Another cup later, her daughter's bedroom door squeaks on its hinges upstairs. Her footsteps tap down the hardwood in the hallway. The toilet flushes in their only bathroom, and the plumbing hisses through the house. Blair wipes her hand across her tired face.

Somewhere along the line, blaming Aiden for the way she felt about her life became convenient. He's been a reliable depository for her anger. She dumps and dumps and dumps, and he never seems to overflow. In her mind, there was little consequence to this-they are married, and separation isn't an option for Blair. The dismantling, the shape of everything changing. The perception. The impact on the daughter upstairs. She can't fathom it.

The water runs from the bathroom tap. She hears Chloe pop open the mirrored cabinet where their three toothbrushes share a cup. She puts a bagel in the toaster for her daughter's breakfast. She's already taken the cream cheese out of the fridge so it's room temperature, the way Chloe likes it.

Attributing her misery to an underperforming marriage had helped her cope well enough, until a week and a half ago, when she found a tiny piece of foil wrapper in the pocket of Aiden's jeans. Less than a square inch. Garbage, to any other person who was to pick it up from the laundry room floor after turning the pants inside out for the wash. But she recognized the texture of the ribs in the packaging. And the emerald jewel tone. It looked exactly like the condoms they used years ago. Every morning since she found it, she's opened the drawer where she keeps it and places it on her palm to wonder.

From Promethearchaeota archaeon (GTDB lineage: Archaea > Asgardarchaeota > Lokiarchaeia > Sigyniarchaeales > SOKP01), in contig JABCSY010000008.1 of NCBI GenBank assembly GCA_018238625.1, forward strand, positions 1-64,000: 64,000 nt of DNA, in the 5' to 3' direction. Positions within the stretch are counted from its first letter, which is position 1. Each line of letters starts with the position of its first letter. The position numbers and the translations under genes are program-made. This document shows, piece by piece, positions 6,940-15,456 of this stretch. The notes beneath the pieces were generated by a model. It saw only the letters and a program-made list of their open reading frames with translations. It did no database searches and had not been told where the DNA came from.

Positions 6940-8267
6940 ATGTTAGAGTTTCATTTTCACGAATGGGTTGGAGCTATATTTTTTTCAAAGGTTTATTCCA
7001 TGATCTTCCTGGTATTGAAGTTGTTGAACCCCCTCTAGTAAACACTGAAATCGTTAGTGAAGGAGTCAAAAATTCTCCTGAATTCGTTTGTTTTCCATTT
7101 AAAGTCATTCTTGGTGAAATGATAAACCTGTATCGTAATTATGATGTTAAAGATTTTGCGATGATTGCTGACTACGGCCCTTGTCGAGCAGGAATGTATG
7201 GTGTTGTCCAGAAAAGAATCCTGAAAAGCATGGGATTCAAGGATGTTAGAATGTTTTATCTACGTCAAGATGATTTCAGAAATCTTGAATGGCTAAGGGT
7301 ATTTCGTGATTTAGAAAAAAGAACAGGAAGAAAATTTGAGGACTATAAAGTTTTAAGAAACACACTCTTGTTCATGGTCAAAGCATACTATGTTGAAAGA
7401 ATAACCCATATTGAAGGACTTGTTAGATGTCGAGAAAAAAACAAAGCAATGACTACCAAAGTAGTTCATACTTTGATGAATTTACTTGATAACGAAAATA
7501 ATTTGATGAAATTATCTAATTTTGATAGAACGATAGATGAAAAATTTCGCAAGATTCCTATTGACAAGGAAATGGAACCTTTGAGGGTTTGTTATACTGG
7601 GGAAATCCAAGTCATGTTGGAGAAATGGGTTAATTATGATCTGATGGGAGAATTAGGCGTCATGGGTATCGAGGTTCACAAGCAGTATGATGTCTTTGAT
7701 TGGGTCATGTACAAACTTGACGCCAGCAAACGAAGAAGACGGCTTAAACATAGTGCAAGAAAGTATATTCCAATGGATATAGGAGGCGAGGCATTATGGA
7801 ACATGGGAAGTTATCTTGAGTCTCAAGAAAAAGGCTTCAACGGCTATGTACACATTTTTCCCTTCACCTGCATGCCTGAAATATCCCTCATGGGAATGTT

There are countless other things it could be from. A granola bar. A mint from a business lunch.

But more than any proof she has, is a feeling.

She'd once heard them described as the whispers-the moments that are trying to tell you something isn't right here. The problem is that some women aren't listening to what their lives are trying to tell them. They don't hear the whispers until they're looking back with hindsight. Feeling blindsided. Desperate to see the truth for what it is.

But maybe she's just paranoid. Too much time on her hands to think.

She hears Chloe's feet hit the stairs and spreads the cream cheese carefully. The wide-open thighs come back to her. Aiden's fingers opening the woman's tight, waxed lips. How nice he'd be to her afterward. Maybe she makes him laugh. The hair rises on Blair's arms. She thinks again of how Aiden didn't ejaculate during the only night they had sex last month. Of how he's been checking his phone more than usual.

Chloe is nearly at the bottom of the staircase. She c...